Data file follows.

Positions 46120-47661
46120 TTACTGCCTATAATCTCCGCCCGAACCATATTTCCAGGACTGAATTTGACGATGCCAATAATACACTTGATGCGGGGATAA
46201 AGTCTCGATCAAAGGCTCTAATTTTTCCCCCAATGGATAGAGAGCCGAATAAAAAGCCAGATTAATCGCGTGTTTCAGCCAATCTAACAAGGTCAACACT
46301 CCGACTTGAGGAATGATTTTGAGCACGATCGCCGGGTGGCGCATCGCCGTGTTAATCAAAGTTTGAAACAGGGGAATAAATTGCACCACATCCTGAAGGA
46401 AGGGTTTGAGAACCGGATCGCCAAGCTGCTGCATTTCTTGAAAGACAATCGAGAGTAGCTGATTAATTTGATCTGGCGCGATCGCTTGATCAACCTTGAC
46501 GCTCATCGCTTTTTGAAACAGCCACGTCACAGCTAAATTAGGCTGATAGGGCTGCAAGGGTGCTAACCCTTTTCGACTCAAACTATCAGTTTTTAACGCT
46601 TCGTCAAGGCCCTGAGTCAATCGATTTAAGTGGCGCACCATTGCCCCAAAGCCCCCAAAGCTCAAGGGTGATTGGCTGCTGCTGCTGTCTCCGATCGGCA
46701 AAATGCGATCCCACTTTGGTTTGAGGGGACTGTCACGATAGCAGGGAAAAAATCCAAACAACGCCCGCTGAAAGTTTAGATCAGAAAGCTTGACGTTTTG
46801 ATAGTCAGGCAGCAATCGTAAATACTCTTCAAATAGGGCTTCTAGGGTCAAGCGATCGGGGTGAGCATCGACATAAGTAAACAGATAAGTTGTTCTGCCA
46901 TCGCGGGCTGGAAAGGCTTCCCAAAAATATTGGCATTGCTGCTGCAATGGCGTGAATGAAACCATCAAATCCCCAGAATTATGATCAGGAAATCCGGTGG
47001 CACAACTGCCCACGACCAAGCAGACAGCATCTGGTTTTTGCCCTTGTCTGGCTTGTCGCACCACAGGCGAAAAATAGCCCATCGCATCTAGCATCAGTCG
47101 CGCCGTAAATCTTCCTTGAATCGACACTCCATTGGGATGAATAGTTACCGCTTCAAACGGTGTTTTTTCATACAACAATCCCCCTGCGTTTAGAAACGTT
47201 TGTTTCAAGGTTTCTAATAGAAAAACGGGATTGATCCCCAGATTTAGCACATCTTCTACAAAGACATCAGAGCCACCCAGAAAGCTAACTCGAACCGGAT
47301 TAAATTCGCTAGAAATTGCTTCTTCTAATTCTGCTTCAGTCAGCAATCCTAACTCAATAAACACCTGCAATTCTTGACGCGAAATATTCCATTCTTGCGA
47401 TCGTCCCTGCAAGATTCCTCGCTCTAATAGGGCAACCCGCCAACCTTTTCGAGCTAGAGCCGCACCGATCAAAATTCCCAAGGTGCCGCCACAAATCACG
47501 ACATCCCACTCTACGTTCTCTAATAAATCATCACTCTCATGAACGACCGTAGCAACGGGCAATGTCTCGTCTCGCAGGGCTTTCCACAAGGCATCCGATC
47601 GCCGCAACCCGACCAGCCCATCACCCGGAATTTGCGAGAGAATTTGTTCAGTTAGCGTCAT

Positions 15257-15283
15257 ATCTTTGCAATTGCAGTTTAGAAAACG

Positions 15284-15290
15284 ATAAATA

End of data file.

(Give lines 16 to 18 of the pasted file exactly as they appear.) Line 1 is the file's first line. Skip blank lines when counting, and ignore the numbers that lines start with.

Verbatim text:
47501 ACATCCCACTCTACGTTCTCTAATAAATCATCACTCTCATGAACGACCGTAGCAACGGGCAATGTCTCGTCTCGCAGGGCTTTCCACAAGGCATCCGATC
47601 GCCGCAACCCGACCAGCCCATCACCCGGAATTTGCGAGAGAATTTGTTCAGTTAGCGTCAT

Positions 15257-15283